Sunday, February 5, 2012

Thinking About Grandpa

This time of year, I start to get nostalgic about my grandfather. He was born in 1930, of a flinty, resourceful generation of Depression era children. When he was a grade schooler, it was routine for him to return from school and head out with a gun in a hunt to shoot that evening's supper.

When my mom was growing up in the 1950s and 1960s, a lot of food came from friends and family's farms - indeed my great-grandpa's nearby farm still yielded a good amount of fresh milk and eggs that my grandpa and mom would pick up when visiting.

Source: Flickr Creative Commons
Library of Congress
In my grandpa's eyes, breakfast cereal didn't constitute "breakfast" - that status was reserved for bacon and eggs, while breakfast cereal was usually relegated to the category of "snack". Even in his 70s, his fridge's supermarket fare was routinely supplemented with venison, turtle, and fish his friends and associates had hunted down.

Beside his time spent repairing things in his garage, gardening was his major hobby. It was at my grandpa's house that I'd survey his vast supply of canned produce and hear about less mainstream vegetables like kohlrabi. My grandpa's one indulgence was full fat vanilla ice cream, often topped with fresh or canned fruit from his garden.

My grandfather wasn't the paragon of healthy habits - indeed, he smoked cigarettes throughout his life and drank more than his share of alcohol as well. He died in his mid-70s of cancer in early February a few years ago, living much longer than we'd have predicted, owing to a handful of major health scares in the decade leading up to his death. Many of us marveled that he lived so long, but now I'm inclined to wonder if it wasn't his diet that was rich in animal proteins and fats and a huge variety of homegrown produce that kept him with us for much longer than he would have been otherwise.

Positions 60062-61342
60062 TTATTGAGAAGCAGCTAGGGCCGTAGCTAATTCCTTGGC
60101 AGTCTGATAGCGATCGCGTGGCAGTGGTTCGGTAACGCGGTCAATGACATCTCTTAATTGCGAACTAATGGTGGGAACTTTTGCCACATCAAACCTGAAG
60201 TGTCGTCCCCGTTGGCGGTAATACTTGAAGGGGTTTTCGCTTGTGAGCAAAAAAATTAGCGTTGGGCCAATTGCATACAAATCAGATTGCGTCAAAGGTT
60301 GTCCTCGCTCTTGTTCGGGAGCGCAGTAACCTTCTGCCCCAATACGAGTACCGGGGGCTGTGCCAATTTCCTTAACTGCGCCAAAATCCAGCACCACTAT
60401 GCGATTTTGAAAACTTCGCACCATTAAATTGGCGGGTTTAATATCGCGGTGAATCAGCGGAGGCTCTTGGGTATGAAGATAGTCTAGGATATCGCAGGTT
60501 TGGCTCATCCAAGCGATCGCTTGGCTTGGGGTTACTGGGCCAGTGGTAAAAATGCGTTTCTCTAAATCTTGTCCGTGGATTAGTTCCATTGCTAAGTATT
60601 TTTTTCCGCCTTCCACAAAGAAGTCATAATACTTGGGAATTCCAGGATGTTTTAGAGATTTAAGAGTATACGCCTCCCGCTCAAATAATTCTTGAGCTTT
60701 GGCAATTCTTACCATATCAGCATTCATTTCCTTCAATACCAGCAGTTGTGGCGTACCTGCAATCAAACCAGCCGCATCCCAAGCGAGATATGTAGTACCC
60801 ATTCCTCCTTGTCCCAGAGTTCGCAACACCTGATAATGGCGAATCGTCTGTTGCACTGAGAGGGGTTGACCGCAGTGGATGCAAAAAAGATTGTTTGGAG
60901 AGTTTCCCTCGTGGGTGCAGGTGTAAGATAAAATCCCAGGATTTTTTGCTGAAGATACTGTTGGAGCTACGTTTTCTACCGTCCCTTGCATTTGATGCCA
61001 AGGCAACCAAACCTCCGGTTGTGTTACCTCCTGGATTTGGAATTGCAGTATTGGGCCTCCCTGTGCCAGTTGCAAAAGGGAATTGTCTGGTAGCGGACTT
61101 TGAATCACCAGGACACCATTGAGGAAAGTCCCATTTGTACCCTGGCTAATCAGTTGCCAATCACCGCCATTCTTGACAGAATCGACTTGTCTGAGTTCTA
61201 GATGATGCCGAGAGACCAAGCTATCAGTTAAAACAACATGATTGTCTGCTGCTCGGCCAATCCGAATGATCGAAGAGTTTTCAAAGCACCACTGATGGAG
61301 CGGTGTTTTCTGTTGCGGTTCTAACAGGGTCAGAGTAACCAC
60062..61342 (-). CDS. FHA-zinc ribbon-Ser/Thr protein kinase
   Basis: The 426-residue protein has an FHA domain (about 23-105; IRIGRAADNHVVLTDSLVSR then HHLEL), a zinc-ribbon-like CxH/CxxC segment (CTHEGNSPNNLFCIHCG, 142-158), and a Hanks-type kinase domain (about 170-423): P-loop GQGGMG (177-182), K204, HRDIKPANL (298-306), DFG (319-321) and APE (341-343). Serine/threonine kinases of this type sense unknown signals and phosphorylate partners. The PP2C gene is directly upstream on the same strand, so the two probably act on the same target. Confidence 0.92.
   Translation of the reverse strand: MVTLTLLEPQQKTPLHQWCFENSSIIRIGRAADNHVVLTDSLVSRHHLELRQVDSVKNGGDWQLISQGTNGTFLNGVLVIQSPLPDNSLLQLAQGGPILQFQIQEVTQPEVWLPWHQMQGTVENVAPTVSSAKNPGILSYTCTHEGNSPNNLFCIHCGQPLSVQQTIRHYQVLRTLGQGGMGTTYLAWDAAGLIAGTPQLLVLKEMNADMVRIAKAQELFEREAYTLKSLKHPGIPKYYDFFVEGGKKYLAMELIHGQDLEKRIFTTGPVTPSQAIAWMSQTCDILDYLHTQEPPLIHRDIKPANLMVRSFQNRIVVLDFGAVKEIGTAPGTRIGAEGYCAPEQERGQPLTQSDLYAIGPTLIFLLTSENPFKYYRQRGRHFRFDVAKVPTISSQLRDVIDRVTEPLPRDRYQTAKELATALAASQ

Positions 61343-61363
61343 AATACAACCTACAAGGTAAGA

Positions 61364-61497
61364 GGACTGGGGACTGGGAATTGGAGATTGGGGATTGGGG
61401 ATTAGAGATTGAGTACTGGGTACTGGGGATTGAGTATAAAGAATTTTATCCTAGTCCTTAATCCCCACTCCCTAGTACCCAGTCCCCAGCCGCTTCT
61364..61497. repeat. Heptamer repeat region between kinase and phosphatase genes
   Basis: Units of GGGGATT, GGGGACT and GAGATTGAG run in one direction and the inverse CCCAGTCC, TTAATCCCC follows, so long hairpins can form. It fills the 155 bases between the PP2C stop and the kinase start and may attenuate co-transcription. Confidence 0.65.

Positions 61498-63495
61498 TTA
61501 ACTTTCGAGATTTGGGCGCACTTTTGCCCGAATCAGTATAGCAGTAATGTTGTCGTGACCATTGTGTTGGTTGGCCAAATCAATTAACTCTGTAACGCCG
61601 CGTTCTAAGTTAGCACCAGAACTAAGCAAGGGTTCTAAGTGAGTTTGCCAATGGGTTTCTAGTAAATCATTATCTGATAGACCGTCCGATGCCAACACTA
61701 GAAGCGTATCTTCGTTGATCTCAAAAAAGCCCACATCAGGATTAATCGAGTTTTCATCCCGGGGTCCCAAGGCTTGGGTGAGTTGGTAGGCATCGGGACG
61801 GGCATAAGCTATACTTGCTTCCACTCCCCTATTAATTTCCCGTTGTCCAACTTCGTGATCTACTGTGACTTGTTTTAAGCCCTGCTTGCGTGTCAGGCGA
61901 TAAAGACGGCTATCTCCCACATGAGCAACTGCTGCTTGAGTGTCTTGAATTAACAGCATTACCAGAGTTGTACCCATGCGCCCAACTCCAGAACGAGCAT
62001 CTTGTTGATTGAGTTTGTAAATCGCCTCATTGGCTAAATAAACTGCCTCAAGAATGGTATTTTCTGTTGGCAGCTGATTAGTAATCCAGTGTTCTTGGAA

Now I find myself trying to slowly cultivate the whole foods wisdom that was so hard-won by his generation, and I'm wondering what my grandfather would be thinking of the modern traditional foods renaissance.


  1. It's fascinating to think about the knowledge lost in just a couple of generations in regards to food. My mom was able to benefit from growing up on a farm, but has little desire to return to that way of life (or eating) for some reason.

    I am regularly thankful I have the internet as a resource on more traditional gardening and food processing, because I don't have any grandparents left to pass the knowledge on to me, if they even knew it.

  2. Thank you so much for sharing this part of you. It really touched my heart to read it. :)


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